When comparing how EPG markets and platforms have developed in various regions it’s interesting to note how the emergence of a trading market in EPG prominence has affected broadcasters and EPG listings in those areas. In particular, Sky in the UK is one of the most prominent platforms to have developed a trading market for EPG slots, with others like Virgin gently following suit. Allowing broadcasters to trade their channel numbers and to pay for prominence on the screens and menus is a business function in broadcasting, and it’s a market that is now a major source of dynamic movement in the channel line-up viewers see.

As a result, the platforms with EPG trading have grown tremendously whilst Cablevision, which is the largest cable TV operator in Argentina continues to remain without a trading market on slots, and that limits dynamic change, new entrants to the market and opportunity for new broadcasters. If platforms manage their own EPGs and are able to favour their own channels, I’m not sure it is the viewer who benefits.

Since the emergence of the Sky EPG market about fifteen years ago, there are now 534 channels available to the 10M+ households that have Sky. Initially starting out as an informal market with channels launching, closing-down and jostling privately for position on Sky’s platform evolved over time into a more formal market-place with broadcasters trading slots using Sky’s new ‘Listings Methodology’. This is a formal set of rules and guidelines devised by Sky to ensure the smooth transfer of EPG slots from one broadcaster to another. Broadcasters usually, but not always, secure the services of an intermediary such as our business when buying or selling an EPG slot and to ensure they access the widest possible current database of potential purchasers.

Cablevision possesses over 300 channels and provides additional internet and mobile services, similar to that of Sky but only has 3M+ customers across Argentina, Uruguay and Paraguay. There does not appear to be an active EPG trading market, and no public methodology is available. As Argentina goes through the DTT switchover, the question also begins to apply to the terrestrial multiplexes, how do channel numbers get allocated? How do new players get good numbers, and can broadcasters sell the channel numbers they have?

From the moment that the existence of a Sky EPG market became public knowledge, the valuation of positions also became a matter of commercial interest. When a broadcaster buys a slot (or channel number) on Sky, they are buying the right to broadcast their channel in that slot, as long as they meet the rules about the type of channel and quality and range of content.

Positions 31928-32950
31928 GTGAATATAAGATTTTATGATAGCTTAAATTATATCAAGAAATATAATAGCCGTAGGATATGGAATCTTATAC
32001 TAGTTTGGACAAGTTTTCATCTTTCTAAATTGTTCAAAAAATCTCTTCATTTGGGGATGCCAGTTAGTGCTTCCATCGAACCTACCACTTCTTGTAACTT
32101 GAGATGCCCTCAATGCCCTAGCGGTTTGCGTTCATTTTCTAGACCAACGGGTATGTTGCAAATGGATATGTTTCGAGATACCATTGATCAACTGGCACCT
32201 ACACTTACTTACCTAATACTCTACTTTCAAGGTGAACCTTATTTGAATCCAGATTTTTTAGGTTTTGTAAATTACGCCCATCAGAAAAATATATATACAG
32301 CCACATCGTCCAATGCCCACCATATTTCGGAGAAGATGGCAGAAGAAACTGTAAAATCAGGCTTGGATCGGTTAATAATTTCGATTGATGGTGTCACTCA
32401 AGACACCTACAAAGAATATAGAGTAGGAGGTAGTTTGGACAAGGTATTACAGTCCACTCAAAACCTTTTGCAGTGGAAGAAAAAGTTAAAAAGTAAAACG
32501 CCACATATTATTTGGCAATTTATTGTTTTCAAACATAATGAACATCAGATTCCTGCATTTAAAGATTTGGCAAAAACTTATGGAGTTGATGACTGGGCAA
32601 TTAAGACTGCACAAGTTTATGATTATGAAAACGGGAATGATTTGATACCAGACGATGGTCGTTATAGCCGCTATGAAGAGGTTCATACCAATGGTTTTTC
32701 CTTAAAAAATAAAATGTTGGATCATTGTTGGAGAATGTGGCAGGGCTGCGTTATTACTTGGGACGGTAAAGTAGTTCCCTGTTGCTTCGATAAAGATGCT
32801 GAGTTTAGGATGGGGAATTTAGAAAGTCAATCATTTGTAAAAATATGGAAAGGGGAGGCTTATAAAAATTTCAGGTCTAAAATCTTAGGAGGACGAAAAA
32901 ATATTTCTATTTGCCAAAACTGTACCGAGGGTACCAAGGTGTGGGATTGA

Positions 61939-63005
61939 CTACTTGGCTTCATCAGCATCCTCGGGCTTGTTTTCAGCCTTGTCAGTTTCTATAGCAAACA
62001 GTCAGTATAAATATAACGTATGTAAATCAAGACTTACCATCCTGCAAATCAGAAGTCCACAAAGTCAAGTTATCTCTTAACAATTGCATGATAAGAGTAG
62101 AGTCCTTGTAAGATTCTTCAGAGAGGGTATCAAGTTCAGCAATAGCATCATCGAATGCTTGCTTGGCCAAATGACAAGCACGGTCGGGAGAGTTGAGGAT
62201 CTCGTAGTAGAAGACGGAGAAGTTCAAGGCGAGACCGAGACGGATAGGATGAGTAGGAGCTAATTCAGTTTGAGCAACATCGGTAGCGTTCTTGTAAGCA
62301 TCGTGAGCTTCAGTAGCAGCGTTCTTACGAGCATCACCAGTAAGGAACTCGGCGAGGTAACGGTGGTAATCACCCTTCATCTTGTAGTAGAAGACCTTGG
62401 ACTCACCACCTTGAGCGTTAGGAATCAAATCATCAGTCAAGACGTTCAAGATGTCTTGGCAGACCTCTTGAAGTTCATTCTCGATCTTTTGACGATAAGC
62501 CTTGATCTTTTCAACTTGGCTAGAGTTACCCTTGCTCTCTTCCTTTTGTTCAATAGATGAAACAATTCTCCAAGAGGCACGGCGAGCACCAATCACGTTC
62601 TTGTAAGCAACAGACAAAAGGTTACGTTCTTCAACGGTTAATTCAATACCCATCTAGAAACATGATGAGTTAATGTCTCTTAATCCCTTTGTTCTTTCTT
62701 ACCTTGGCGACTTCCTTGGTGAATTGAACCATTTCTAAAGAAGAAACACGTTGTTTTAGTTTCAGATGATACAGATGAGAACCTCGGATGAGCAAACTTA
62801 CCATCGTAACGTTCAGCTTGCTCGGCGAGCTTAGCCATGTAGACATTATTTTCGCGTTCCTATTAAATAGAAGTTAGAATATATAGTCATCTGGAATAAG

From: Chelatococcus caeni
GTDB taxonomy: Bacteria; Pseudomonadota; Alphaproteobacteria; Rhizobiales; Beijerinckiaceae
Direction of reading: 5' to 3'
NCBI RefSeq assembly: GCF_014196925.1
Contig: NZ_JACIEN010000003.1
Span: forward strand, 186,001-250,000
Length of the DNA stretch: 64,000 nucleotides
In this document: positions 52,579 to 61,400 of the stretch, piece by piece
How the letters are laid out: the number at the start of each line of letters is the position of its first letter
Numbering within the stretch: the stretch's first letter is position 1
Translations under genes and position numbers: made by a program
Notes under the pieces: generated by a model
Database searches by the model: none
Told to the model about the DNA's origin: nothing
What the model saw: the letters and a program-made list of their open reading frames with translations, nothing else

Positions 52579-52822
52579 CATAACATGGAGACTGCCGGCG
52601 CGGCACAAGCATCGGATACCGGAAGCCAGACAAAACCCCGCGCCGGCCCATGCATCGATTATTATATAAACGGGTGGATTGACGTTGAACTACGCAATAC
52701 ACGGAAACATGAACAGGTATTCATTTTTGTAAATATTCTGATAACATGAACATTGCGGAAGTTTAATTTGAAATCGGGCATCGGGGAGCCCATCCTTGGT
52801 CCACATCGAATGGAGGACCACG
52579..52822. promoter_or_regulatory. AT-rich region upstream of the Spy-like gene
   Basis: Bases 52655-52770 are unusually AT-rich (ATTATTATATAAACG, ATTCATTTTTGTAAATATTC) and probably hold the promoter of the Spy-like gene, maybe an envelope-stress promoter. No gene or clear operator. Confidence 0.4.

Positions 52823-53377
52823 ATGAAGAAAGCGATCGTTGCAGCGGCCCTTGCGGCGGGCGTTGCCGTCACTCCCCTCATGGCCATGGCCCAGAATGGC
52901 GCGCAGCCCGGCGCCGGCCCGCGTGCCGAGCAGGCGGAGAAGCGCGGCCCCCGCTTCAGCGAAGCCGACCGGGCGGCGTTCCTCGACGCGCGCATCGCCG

Thereafter, that broadcaster has the right to sell that channel number to another broadcaster.

The Sky market exists because broadcasters quickly realised that different slots delivered different audiences and therefore had different values; a prominent position at the top of the first page delivered greater audiences than those further down. Those same principles apply today, and can also be applied to pages that promote new or premium content.

In 2018 Sky created a four month ‘trading window’ during which time existing broadcasters in Entertainment and Documentaries could swap and sell slots to each other before the platform implemented some major changes. Instead of the platform deciding where these huge global channels sat, the market decided. We represented the BBC in selling three sought after slots, 141, 142 and 143 and all the other major broadcasters bought, swapped and sold slots over the four-month trading period. It was a new and unique way to manage such a major change in the programme guide, and it seems to have worked. The ‘new look’ Sky EPG went live on 1 May 2018, with a channel line-up decided by broadcasters negotiating and trading with each other.

As newer digital markets mature and the platforms introduce new technologies and user interfaces, I suspect many will start looking to this commercial model as a simple way to manage the channels, and based on our experience here, it works well.